Writing

Pet Marjorie

If you follow this website, you will certainly have gathered that I love books!
This article is about a favourite from my collection, a beautiful little book I bought in Buxton some years ago.
It is an Edinburgh edition, printed in October, 1911.
The cover is typical of the period.
It has illustrations(and, as Alice said, "What is the use of a book without pictures or conversations in it?") which are from watercolours by H.C.Preston Macgoun,R.S.W.
The title is 'Pet Marjorie.'

                           
The book tells the story of the short life of a little girl, Marjorie Fleming(1803-11),who died of measles at the age of eight.
She lived in Edinburgh,and among her many friends and admirers was Sir Walter Scott, the famous novelist, who would recite to her and listen to her performing Shakespeare.
My book tells many stories of their friendship, and the pictures capture their moments of meeting.
She wrote a journal at a very early age, and her letters, poems and diaries have been published in many forms.


I bought the book, not just for its size(I like small things), or for its content, but because of one of the pictures, which as I stood in the shop and looked at it reminded me of an old black-and-white photo at home of my daughter when she was a child.
In the illustration Marjorie is talking excitedly to her old friend, and using her hands to help with the story.
In the photo Mary is talking animatedly to her Great-Aunt Blanche, and the lifted face and raised hands are so similar to those in the watercolour!
I have put the pictures here,together, to show you.

                                     
In the photo Mary is ready for bed.
She is wearing a winceyette nightie which I always liked,and could not throw away.
I kept it long after it was far too small,and for this article I found the bedroom drawer where it has been kept for years, and another keepsake from that time in her life, a test-tube with one of her fair curls inside.


Now, back to the book!

I shall insert three of the watercolours of Marjorie with Sir Walter Scott.

Marjorie spent much of her sixth, seventh and eighth years in Edinburgh, where she was tutored by her cousin Isabella.
She began her first journal, when she was six, like this: 'Many people are hanged for Highway robbery Housebreking Murder &c &c. Isabella teaches me everything I know and I am much indebted to her she is learned witty and sensible.'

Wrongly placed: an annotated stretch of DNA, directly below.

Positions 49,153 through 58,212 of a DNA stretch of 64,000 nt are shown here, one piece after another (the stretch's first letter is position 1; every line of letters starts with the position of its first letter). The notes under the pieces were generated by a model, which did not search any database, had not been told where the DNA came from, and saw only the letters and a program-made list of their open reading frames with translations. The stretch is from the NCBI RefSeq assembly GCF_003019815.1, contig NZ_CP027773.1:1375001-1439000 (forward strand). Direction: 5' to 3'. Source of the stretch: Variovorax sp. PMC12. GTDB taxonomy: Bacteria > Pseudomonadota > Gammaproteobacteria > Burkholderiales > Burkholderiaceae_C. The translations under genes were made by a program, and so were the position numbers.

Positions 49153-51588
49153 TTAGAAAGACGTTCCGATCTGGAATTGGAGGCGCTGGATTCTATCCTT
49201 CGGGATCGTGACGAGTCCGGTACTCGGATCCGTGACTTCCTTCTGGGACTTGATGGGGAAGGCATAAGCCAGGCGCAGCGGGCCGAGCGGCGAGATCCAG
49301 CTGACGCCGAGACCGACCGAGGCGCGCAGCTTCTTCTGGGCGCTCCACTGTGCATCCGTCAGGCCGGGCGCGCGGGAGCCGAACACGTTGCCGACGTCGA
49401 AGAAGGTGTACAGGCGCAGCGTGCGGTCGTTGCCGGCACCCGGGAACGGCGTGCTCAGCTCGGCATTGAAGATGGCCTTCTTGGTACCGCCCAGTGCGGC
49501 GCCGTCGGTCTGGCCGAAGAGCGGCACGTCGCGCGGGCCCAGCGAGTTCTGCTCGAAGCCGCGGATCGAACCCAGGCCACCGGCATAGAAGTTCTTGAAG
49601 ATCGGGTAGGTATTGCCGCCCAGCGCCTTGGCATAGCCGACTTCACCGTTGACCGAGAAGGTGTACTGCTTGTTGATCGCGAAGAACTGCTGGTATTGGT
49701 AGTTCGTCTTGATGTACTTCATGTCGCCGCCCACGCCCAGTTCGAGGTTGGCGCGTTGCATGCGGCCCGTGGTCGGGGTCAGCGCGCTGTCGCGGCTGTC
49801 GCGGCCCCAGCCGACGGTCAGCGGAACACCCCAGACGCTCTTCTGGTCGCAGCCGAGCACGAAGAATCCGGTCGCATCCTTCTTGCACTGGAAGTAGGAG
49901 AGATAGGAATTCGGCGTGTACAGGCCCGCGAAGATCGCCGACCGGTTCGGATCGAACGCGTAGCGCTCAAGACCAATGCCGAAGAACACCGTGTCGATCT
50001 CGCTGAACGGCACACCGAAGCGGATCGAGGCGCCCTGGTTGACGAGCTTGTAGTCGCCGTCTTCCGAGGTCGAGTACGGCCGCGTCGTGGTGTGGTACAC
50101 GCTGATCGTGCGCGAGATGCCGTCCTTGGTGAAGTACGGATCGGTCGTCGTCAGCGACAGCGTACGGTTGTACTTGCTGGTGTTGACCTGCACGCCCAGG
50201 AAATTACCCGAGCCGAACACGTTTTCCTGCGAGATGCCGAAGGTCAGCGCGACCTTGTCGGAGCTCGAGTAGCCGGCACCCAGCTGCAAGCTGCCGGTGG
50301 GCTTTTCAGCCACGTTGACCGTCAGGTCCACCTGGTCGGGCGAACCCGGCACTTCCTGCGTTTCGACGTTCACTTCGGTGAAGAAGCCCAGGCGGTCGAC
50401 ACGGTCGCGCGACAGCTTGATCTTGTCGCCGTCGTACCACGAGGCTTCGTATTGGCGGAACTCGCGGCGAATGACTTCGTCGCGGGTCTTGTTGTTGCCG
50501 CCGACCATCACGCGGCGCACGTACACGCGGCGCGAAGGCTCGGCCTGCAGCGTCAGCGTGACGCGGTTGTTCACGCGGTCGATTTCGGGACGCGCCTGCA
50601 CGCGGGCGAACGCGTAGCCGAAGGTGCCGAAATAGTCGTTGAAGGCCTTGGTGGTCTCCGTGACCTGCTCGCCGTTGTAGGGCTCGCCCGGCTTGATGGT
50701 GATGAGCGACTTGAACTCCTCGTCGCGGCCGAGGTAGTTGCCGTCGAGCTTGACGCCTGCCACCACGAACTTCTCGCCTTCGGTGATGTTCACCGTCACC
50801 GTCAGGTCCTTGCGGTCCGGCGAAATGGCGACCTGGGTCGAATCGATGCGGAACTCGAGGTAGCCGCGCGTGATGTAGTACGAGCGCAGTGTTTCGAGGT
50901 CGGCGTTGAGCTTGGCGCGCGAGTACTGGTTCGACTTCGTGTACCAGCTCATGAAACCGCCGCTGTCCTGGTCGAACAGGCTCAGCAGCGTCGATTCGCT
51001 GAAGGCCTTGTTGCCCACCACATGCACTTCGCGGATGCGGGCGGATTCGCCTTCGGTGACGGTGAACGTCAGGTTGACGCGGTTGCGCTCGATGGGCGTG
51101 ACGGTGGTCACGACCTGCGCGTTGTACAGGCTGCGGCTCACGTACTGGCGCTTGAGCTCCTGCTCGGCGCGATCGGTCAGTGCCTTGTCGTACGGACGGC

Her writing was always careful and she took her work seriously.

                                 
She wrote her first letter when she was five, and we can see what a sharp and critical observer she had already become (it must be said, she was as critical of herself as of others):
      'My dear Isa, I now sit down to answer all your kind and beloved letters which you was so good as to write to me.
This is the first time I ever wrote a letter in my life.
There are a great many Girls in the Square and they cry just like a pig when we are under the painfull necessity of putting it to death.
Miss Potune a Lady of my acquaintance praises me dreadfully.
I repeated something out of Dean Swift and she said I was fit for the stage, and you may think I was primmed up with majestick Pride, but upon my word I felt myself turn a little birsay-birsay is a word that William composed which is as you may suppose a little enraged.
This horrid fat simpliton says that my Aunt is beautifull which is intirely impossible for that is not her nature.'

This from a five-year-old!

Here are other snippets from her Diary;
      'The day of my existence has been delightful and charming.
I am at Ravelston enjoying nature's fresh air.
The birds are singing sweetly- the calf doth frisk and nature shows her glorious face.'

                     
'I confess I have been very more like a divil than a creature for when Isabella went upstairs to teach me religion and my multiplication and to be good and all my other lessons I stamped with my foot and threw my new hat which she had made on the ground and was sulky and was dreadfully passionate, but she never whiped me but said Marjory go into. another room and think what a great crime you are committing letting your temper git the better of you.
.Isabella has given me praise for checking my temper for I was sulky even when she was kneeling an hole hour teaching me to write.' '
This is Saturday and I am very glad of it because I have play half the day and I get money too but alas I owe Isabella 4 pence because I am finned 2 pence whenever I bite my nails.
Isabella is teaching me how to make simme colings nots of interrigations peorids commoes(?), etc...
As this is Sunday I will meditate upon Senciable and Religious subjects.
First I should be very thankful I am not a begger.' '
I am going tomorrow to a delightful place, Braehead by name, belonging to Mrs. Crraford, where there is ducks cocks hens bubblyjocks 2dogs 2cats and swine which is delightful.
I think it is shocking to think that the dog and cat should bear them and they are drowned after all.